- His wicked wife Jezebel was eaten by the wild dogs of Jezreel (2 Ki. 9:30-36).
- Sometime later, King Ahaziah, wicked northern ruler (and eldest son of Ahab) suffered a severe fall off the upstairs porch of his palace in Samaria. Fearing the worst, he sent messengers to the Philistine temple dedicated to Baalzebub at Ekron to ask this pagan god whether he would recover (2 Ki. 1:1-3). This ungodly son of Ahab was apparently unaware of Israel’s history, for had he been aware, he certainly would not have trusted in a pagan god who was utterly powerless to save his own worshipers against the wrath of the Ark of God (in 1 Samuel 5:10-12). Elijah was instructed by God’s angel to intercept these messengers and send them back to Ahaziah with his prophecy, that due to the king’s idolatry, he would indeed soon die (1:3-6).
- Ahaziah correctly guessed the identity of this fearless hairy man with the wide leather belt and sent out a captain with fifty men to arrest him. As the soldiers approached him, Elijah called down fire from heaven and they were consumed. Another fifty were sent out and suffered the same fate. The captain of the third group fell to his knees and begged Elijah to spare their lives and come with them. The prophet agreed and soon stood before the king where he repeated similar words he had once said to Ahab, Ahaziah’s father. Shortly after this, Ahaziah died and was succeeded by his younger brother Jehoram (2 Ki. 1:7-17). He had reigned for but two short years.
4. Elijah and the chariot of fire
- Elijah’s magnificent ministry had now come to a close and he would soon be taken heavenward by means of a whirlwind, without dying. He quickly traveled his circuit for the final time, moving rapidly from Gilgal to Bethel to Jericho to the Jordan River. At the first three stops he tested the determination of Elisha by suggesting that he might want to drop the hectic life of the prophet and return to his quiet farm. But on each occasion (2:2, 4, 6) he refused by uttering these five fearless words: "I will not leave thee!" Elisha, like Ruth, thus proved worthy for the blessings of God! (See Ruth 1:15-17.) Both at Bethel and Jericho Elisha spoke with the sons of the prophets living in those areas. These men may have been able to trace their heritage back to the prophetic schools of Samuel’s day (1 Sam. 19:20). But what a sorry lot they were.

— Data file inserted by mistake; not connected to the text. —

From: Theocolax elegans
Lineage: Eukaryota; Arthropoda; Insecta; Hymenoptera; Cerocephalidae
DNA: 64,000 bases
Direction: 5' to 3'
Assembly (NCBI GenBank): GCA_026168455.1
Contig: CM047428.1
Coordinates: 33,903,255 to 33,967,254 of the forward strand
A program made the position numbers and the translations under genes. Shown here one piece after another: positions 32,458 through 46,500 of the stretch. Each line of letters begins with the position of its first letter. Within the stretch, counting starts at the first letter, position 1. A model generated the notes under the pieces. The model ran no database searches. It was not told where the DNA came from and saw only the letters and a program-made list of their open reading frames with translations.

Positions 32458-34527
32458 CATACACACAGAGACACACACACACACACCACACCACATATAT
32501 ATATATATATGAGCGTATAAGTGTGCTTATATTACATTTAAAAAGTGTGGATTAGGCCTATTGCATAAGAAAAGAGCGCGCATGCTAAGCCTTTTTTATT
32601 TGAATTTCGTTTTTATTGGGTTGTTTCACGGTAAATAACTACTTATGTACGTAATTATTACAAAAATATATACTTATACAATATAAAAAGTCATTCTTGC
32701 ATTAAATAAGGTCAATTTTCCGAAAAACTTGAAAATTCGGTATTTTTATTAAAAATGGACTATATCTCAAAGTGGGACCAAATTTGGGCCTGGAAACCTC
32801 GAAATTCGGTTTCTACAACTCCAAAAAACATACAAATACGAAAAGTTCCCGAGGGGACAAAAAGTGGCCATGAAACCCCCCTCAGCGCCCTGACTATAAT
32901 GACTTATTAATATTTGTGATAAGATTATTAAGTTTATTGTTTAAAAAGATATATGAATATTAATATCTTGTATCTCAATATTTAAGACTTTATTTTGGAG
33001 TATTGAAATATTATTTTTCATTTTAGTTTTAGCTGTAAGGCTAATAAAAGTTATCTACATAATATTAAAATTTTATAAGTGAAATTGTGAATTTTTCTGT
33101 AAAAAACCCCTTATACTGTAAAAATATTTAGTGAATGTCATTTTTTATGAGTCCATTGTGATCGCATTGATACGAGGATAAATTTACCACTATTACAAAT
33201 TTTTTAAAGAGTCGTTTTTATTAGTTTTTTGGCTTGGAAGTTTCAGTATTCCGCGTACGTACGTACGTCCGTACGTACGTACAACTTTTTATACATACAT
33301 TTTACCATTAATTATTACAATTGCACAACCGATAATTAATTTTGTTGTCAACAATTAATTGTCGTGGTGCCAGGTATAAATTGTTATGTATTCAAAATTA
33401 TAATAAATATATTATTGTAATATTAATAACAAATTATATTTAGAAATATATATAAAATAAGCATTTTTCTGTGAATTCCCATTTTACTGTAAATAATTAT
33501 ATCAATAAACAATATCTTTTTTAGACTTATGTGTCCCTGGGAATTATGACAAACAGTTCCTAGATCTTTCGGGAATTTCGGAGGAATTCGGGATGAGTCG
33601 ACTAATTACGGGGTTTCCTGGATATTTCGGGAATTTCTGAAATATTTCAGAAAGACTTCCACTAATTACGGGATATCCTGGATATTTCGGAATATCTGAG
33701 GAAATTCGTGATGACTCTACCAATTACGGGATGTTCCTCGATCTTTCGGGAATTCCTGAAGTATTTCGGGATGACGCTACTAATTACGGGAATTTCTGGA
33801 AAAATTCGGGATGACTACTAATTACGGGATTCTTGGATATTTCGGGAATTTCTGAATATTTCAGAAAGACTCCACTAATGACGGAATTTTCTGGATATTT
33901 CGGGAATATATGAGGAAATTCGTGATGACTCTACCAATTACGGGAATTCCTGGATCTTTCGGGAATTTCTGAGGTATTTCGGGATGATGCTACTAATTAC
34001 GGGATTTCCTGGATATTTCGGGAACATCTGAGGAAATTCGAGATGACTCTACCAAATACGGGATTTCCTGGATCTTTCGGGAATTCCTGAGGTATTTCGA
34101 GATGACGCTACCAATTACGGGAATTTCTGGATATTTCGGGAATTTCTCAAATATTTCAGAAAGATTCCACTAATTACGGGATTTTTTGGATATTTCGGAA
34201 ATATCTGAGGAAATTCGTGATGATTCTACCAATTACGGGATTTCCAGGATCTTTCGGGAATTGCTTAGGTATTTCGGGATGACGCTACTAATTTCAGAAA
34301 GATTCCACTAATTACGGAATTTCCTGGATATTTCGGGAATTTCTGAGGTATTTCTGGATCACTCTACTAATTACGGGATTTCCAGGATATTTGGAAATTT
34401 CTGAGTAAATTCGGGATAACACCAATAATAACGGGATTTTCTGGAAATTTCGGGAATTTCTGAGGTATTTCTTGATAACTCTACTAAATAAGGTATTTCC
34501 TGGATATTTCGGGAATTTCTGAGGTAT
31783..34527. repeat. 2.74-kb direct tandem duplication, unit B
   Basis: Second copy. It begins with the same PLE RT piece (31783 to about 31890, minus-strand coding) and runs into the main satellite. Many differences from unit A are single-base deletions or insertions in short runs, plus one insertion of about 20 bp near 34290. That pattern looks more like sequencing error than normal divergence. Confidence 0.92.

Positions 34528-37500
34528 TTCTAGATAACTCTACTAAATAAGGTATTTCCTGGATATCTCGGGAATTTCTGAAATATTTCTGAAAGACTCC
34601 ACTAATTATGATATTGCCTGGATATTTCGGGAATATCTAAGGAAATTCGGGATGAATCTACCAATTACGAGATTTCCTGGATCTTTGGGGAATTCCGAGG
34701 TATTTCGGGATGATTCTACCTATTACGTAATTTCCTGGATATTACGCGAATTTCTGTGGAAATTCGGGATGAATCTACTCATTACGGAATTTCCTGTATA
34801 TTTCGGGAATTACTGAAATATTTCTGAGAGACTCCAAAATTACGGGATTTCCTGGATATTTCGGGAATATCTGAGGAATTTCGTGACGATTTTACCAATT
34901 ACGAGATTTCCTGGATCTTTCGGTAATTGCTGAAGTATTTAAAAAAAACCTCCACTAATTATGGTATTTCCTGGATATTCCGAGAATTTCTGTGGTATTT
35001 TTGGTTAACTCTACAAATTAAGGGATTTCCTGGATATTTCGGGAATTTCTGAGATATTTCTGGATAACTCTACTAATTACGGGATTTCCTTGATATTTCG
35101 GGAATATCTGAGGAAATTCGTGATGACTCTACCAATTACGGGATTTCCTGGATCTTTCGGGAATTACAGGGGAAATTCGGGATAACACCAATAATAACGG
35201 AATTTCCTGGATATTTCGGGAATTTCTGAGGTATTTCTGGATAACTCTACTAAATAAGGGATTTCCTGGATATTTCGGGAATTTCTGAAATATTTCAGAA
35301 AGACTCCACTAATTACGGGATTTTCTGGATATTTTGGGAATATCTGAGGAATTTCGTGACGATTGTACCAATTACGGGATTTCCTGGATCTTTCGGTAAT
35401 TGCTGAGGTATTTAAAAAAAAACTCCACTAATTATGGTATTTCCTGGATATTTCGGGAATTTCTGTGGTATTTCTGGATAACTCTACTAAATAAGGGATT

- They were cowardly (1 Ki. 18:4).
- They attempted to discourage Elisha (2 Ki. 2:3, 5)
- They lacked faith (2 Ki. 2:16-18).
- When they came to the Jordan River, Elijah folded his cloak together and struck the water with it; and the river divided, allowing them to cross on dry ground (2:8).
- Elijah then asked Elisha what wish he would have granted before his heavenly departure. Elisha asked for a double portion of his master’s power. He was told this was a hard thing, but that if he were present at Elijah’s translation the request would be granted (2:9, 10).
- Suddenly a chariot of fire, drawn by horses of fire, appeared and drove between them, separating them, and Elijah was carried by a whirlwind into heaven (2:11). He thus became the second of two individuals who saw glory without the grave. (See Gen. 5:24 for the other person.)
I've often wondered just how Enoch might have felt. Now I know! Did God remove him in such spectacular fashion as I am experiencing? Amazing! Who would have anticipated in their wildest dreams leaving this earth in a chariot of fire, pulled by horses of fire! (2 Kings 2:11; Genesis 5:24)